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Crime Geosurveillance in Microscale Urban Environments: NetSurveillance

Research output: Contribution to journalArticle

Shino Shiode, Narushige Shiode

Original languageEnglish
JournalAnnals of the American Association of Geographers
Early online date28 Jan 2020
DOIs
Publication statusE-pub ahead of print - 28 Jan 2020

King's Authors

Abstract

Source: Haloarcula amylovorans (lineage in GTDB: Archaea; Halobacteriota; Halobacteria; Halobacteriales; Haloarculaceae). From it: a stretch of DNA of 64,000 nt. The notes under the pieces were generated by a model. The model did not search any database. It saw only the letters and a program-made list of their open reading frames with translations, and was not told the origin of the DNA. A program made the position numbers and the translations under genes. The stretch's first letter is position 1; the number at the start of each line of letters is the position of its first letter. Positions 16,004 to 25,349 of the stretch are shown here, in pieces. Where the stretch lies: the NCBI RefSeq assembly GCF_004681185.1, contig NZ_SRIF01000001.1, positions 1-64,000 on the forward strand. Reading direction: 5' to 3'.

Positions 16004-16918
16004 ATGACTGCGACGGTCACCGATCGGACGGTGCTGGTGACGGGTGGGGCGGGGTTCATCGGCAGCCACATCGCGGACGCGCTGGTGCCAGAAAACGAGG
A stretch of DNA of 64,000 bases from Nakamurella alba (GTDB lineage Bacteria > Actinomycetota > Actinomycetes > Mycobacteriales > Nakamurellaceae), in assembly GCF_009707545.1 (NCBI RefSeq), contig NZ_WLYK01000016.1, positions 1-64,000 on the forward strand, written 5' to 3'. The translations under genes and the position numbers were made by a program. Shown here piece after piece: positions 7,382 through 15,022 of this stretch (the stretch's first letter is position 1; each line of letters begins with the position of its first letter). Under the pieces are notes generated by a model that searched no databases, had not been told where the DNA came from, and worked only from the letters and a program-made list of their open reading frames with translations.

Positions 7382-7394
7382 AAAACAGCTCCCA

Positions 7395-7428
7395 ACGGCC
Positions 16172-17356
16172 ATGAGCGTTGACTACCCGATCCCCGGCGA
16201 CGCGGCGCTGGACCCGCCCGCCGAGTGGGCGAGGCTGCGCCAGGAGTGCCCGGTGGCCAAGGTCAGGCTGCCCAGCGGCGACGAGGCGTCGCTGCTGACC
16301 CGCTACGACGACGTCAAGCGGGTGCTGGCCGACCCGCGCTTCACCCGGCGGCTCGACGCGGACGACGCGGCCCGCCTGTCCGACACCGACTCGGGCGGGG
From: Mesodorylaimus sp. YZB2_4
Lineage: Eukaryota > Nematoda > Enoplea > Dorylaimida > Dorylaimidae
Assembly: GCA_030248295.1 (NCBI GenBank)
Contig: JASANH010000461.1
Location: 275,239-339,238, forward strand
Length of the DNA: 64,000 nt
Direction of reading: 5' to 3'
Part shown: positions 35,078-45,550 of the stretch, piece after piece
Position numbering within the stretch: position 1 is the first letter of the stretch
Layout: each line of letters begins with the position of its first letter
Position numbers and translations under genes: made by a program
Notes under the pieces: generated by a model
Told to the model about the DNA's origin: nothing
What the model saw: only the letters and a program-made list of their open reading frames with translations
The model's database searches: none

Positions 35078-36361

Events and phenomena such as crime incidents and outbreak of an epidemic tend to form concentrations of high risk known as hotspots. Geosurveillance is an increasingly popular notion for detecting and monitoring the emergence of and changes in hotspots. Yet the existing range of methods is not designed to accurately detect emerging risks at the microscale of street address level. This study proposes NetSurveillance, a method for monitoring the emergence of significant concentrations of events along the intricate network of urban streets. Through a simulation test, the study demonstrates the high accuracy of NetSurveillance in detecting such clusters, outperforming its conventional counterpart conclusively when applied at the individual street address level. Empirical analysis of drug incidents from Chicago also illustrates its capacity to identify rapid outbursts of crimes as well as a more gradual buildup of such a concentration, and their disappearance, either as a one-off or as part of a recurrent hotbed.

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